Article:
A third major type of print media system appeared in the Arab world in the second half of the twentieth century. It can be called the diverse press because its most significant distinguishing characteristic is that the newspapers are clearly different from each other in content and apparent political tendency as well as in style. They are all privately owned and reflect a variety of viewpoints. In mobilization or loyalist press systems, by contrast, similarities outweigh any differences among papers within one country, but the opposite is true with the diverse press. The degree and quality of differences among newspapers is difficult to quantify or describe precisely, but regular newspaper readers perceive them quite easily.
Substantial diversity in the press implies that at least some of the newspapers, if not all, print news and opinion that is not supportive of the regime in power. Newspaper readers in this system have access to a greater variety of information than do readers of the loyalist or mobilization press, where all newspapers uniformly support the regime's basic policies and leaders. The diverse press is therefore relatively free, even if individual newspapers may be strong promoters of the regime, because some newspapers are somewhat independent of the regime and because the reader has more information and opinion to choose from.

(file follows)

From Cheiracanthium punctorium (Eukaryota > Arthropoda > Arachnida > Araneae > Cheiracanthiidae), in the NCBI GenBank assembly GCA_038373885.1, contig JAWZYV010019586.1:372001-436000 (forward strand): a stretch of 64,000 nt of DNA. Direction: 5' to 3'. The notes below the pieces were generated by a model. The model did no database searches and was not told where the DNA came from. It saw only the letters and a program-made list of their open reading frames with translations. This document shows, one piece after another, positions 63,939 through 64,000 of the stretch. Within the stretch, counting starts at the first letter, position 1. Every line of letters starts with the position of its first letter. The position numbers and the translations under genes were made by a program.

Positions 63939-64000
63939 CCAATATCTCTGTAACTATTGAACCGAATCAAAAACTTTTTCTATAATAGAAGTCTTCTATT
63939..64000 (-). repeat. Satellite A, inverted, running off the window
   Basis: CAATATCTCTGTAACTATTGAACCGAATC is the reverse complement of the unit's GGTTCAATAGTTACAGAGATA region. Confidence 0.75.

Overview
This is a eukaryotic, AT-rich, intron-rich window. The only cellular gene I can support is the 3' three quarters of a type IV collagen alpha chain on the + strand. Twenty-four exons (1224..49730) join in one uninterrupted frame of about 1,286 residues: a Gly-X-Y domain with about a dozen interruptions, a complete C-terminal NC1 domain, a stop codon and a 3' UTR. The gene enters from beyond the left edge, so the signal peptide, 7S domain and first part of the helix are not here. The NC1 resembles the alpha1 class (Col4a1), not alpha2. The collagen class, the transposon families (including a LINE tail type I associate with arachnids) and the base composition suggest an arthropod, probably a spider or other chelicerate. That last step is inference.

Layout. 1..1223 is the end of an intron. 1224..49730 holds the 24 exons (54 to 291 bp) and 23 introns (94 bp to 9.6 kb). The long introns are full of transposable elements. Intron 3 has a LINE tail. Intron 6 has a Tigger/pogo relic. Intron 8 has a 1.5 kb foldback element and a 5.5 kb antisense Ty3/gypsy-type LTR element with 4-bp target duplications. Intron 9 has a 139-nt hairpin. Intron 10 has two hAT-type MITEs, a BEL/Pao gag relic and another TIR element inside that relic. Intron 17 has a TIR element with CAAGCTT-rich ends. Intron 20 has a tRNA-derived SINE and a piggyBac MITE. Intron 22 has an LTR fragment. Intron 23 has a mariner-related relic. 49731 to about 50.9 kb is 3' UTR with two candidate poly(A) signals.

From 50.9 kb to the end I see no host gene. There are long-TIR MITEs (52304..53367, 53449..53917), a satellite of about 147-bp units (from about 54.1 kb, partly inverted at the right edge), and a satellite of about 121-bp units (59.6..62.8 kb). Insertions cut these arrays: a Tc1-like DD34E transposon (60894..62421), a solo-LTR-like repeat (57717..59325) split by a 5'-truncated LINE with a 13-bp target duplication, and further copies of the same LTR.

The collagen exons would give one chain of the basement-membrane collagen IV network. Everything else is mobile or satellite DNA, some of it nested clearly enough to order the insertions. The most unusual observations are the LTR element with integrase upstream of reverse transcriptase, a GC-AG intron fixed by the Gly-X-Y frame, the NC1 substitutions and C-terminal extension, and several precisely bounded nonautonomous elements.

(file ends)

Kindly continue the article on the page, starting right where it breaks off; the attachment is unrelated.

The clearest and most consistent example of this type of press system has been seen in contemporary Lebanon. Kuwait, Morocco, and Yemen have also developed press systems which in many respects follow patterns similar enough to put them in this general category, too, although with